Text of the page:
Talking turkey: best to chop, fry or soak?

November 03, 1999|By Rob Kasper

NOW THAT IT is November, the nation is asking, "How are we going to cook the turkey this year?" OK, maybe not the entire nation. Would you believe half the nation? How about a handful of serious fans of the big bird, including yours truly?

Even before the Halloween candy pile has disappeared -- by the way, the Tootsie Rolls were especially good this year -- my thoughts turn to turkey. What can be done, I ask myself, to deliver that traditional feeling of stuffed-bird bliss that comes from a proper Thanksgiving feast?

This year, I am considering three possible turkey treatments: chopping off the legs, deep-frying the bird or soaking it in salt water.

Julia Child suggests chopping off a raw bird's legs. She advocates attacking the turkey's appendages with a cleaver in several of her cookbooks, including her recent effort with Jacques Pepin, "Julia and Jacques, Cooking at Home" (Knopf, 1999).

The theory behind the surgery is that the legs and attached thighs can be cooked separately when removed from the turkey. This preparation eliminates the usual problem of the legs drying out while you wait for the rest of the bird to finish cooking.

The technique also calls for removing the thigh bones and filling the thigh cavity with stuffing. I applaud the idea of sticking stuffing in new places.

There are two drawbacks to chopping off a turkey's legs. First, it requires handling sharp implements early on Thanksgiving morning. The surgery has to be performed before the bird goes in the oven. Some of us can barely hold a cup of coffee early in the morning, let alone wield sharp steel.

Second, once a turkey's legs have been cut off, the remaining body looks a little weird. One Thanksgiving, when I got up early and chopped off the turkey legs, members of my family complained at dinner that the legless bird looked mutilated. These sentimentalists said that the Thanksgiving turkey should look like a Norman Rockwell painting, not like a project from a poultry anatomy class.

After that stinging criticism, I stopped chopping turkey legs. But this year, I might give it another try. Maybe if I lean the severed legs against the cooked bird body, I can fool my family into thinking they are looking at a Rockwell.

The next possible turkey treatment, deep-frying, is appealing as long as the frying is not done in my house. Cooking a turkey in hot oil requires a lot of heat and a lot of oil, and can make a major mess. Then, once the bird is done, you have a vessel of hot oil on your hands. Unless someone can scare up a heretic or two that needs frying, there is not much demand for a pot of boiling oil.

But the flavor of a deep-fried turkey is good. The meat is moist, and the skin is crisp. If I choose to go the deep-fried route, I will engage the services of a professional turkey fryer. One such pro is Willie Pearson, who, along with his family, operates Willie P's Deep Fried Turkey in a commercial kitchen set up in a wing of his Northwest Baltimore home.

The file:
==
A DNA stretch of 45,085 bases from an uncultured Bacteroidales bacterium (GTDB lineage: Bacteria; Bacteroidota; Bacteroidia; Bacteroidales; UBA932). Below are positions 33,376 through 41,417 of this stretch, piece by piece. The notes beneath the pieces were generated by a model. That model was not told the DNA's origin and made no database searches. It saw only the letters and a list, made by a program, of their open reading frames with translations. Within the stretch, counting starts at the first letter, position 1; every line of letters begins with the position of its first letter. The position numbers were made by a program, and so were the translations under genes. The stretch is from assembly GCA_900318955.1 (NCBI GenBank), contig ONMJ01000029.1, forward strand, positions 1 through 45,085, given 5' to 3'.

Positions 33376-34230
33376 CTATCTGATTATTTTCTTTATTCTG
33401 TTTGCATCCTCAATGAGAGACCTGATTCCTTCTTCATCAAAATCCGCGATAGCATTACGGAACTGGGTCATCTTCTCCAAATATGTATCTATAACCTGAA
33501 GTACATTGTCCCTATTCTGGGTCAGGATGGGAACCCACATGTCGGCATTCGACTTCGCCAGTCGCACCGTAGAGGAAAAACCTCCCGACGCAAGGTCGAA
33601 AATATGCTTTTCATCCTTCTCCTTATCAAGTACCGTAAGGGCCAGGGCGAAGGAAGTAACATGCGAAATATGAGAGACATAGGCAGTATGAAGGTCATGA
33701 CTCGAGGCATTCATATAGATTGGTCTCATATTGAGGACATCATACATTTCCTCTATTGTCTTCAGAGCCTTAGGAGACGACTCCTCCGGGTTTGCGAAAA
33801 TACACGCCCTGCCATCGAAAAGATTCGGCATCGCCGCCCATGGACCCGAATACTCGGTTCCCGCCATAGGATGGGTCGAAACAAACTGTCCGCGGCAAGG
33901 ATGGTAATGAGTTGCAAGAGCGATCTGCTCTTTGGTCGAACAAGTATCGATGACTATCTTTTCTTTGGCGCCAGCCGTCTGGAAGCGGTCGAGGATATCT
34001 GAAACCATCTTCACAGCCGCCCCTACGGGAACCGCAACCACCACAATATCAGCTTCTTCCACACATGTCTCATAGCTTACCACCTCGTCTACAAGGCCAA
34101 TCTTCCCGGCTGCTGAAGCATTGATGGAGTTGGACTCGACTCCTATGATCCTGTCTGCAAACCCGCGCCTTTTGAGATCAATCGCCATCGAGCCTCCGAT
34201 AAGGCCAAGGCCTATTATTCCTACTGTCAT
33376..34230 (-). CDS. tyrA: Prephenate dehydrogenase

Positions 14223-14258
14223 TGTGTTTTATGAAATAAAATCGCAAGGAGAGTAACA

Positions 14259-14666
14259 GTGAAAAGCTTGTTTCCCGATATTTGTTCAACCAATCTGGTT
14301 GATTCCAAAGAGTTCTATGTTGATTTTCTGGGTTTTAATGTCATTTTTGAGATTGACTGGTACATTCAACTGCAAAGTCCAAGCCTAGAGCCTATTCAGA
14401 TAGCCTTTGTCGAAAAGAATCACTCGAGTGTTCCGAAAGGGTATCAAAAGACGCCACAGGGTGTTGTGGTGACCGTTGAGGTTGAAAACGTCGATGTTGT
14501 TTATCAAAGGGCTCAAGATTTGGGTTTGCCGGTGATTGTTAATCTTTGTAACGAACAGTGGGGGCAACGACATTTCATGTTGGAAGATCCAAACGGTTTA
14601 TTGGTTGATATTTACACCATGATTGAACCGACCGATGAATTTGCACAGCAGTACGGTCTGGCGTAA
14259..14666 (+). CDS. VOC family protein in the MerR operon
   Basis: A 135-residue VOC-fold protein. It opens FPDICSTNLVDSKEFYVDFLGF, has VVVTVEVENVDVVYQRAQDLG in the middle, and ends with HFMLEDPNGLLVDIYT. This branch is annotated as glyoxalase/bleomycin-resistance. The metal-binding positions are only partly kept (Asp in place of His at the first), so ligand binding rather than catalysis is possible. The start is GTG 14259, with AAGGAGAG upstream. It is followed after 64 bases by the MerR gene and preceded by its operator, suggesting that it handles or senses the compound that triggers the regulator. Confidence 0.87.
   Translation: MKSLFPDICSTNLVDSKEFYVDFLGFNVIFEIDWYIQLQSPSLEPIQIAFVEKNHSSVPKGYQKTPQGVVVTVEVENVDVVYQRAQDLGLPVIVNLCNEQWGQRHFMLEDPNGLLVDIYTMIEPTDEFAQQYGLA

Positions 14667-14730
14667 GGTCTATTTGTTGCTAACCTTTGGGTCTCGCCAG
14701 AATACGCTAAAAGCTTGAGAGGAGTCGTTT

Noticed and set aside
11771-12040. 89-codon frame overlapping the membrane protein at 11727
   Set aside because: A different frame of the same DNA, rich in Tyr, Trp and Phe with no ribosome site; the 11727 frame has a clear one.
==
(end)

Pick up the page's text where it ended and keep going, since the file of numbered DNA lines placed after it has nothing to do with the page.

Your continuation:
The other day I called Willie P's (410-542-7910) to make sure he is still frying. I was told the price this year is $2.25 a pound, and Nov. 15 is the cutoff day for ordering a deep-fried Thanksgiving bird.

The other turkey method, soaking in salt water, then roasting it, is a technique I found in a cookbook, "The Perfect Recipe" by Pam Anderson (Houghton Mifflin, 1998). In a brief telephone interview, Anderson told me that soaking the raw turkey in a brine made with kosher salt and cold water produced the best bird out of 40 turkey-cooking procedures she tried.

"Brining draws out the blood, giving the bird a clean, fresh flavor," she said. "At the same time, the salt water permeates the bird, making each bite, rather than just the skin, taste seasoned."

The length of the soaking session varies with the amount of salt used, she said. For 2 cups of kosher salt dissolved in 2 gallons of cold water, a 14-pound turkey spends 10 to 12 hours in the brine. When the amount of kosher salt is doubled to 4 cups in 2 gallons, the soaking time is cut to four to six hours. Once the soaking session is over, the bird is rinsed under cool, running water, then roasted.

The salt-water bath intrigues me. But trying out a new turkey-cooking method on Thanksgiving is risky. So, I will practice the salt-water bath technique on a chicken. Anderson told me that a 4-pound chicken should soak in 2 cups of kosher salt and 1 gallon of water for two hours.

I'll see what happens. The best thing about worrying early in November about how to fix the turkey is that I've got several weeks to try new methods before deciding how to handle this year's bird.

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